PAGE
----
New Jersey governor Chris Christie said a contested Republican convention is possible - and he also insisted that he would not jump into the presidential race if the primary process fails to determine a clear nominee.
On CBS News' "Face the Nation," Governor Christie said that the road could be long for former Massachusetts Governor Mitt Romney if he loses Tuesday's primary in Michigan - the state where Romney was raised and his father was governor.
"I'm not going to deny that that possibility exists, that we could have a contested convention," Christie, who has endorsed former Massachusetts governor Mitt Romney, said.
Gov. Christie then asked, and answered, his own question: "Is there a possibility, if Gov. Romney would lose Michigan, for a ... contested convention? Sure. That's a possibility. I still don't think it's likely, though."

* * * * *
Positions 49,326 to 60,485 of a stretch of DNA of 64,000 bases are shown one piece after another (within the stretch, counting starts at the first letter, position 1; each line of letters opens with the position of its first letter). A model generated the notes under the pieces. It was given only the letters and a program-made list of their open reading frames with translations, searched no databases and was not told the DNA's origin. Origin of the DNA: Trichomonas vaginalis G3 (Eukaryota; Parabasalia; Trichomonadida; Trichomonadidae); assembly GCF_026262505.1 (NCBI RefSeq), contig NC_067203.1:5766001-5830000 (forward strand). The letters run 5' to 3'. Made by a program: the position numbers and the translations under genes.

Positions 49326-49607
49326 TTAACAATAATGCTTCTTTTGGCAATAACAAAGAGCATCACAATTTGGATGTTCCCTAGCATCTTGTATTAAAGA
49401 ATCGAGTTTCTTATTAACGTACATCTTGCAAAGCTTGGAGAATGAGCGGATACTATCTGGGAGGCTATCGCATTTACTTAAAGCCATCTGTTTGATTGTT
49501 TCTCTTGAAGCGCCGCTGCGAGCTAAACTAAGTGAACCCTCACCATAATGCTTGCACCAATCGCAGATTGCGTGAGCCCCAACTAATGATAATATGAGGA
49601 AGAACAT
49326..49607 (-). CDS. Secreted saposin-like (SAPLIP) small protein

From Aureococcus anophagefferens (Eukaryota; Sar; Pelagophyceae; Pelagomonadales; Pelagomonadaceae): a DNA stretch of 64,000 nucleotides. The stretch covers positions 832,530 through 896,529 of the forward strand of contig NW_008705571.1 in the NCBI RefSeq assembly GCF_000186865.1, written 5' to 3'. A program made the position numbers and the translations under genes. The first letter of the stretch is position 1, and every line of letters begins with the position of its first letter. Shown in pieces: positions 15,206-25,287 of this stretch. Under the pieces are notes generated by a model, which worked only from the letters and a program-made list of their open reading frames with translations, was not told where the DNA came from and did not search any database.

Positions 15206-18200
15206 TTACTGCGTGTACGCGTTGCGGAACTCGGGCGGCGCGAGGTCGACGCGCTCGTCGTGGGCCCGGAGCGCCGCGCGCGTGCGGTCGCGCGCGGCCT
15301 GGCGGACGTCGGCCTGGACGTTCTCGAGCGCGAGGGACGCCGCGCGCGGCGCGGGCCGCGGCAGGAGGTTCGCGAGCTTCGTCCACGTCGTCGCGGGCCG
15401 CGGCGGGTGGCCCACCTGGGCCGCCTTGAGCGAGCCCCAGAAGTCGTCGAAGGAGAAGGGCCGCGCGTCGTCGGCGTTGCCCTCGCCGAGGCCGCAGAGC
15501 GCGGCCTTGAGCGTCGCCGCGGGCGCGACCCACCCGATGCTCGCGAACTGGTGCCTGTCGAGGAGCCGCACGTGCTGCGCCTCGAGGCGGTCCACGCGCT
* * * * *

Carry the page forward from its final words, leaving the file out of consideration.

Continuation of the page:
Christie said he is confident Romney will obtain the majority of delegates needed - 1,144 - to secure the nomination after all the states have spoken.
Schieffer asked Christie, who was also considered a favorite among Republicans to run for the nomination, if he would consider jumping in the race.
Christie denied having any interest.
"No, I'm with Governor Romney," Christie said, "and one of the things people know about me is that when I make up my mind, it pretty much stays made."
As for a vice presidential position, Christie left that door more open.
"What I'll say though to you is that if Gov. Romney were to come and talk to me about it, I'd listen," Christie said.
"And if you're a betting man, Bob, and I know you are, if you're betting, bet on me being the Governor of New Jersey into next year."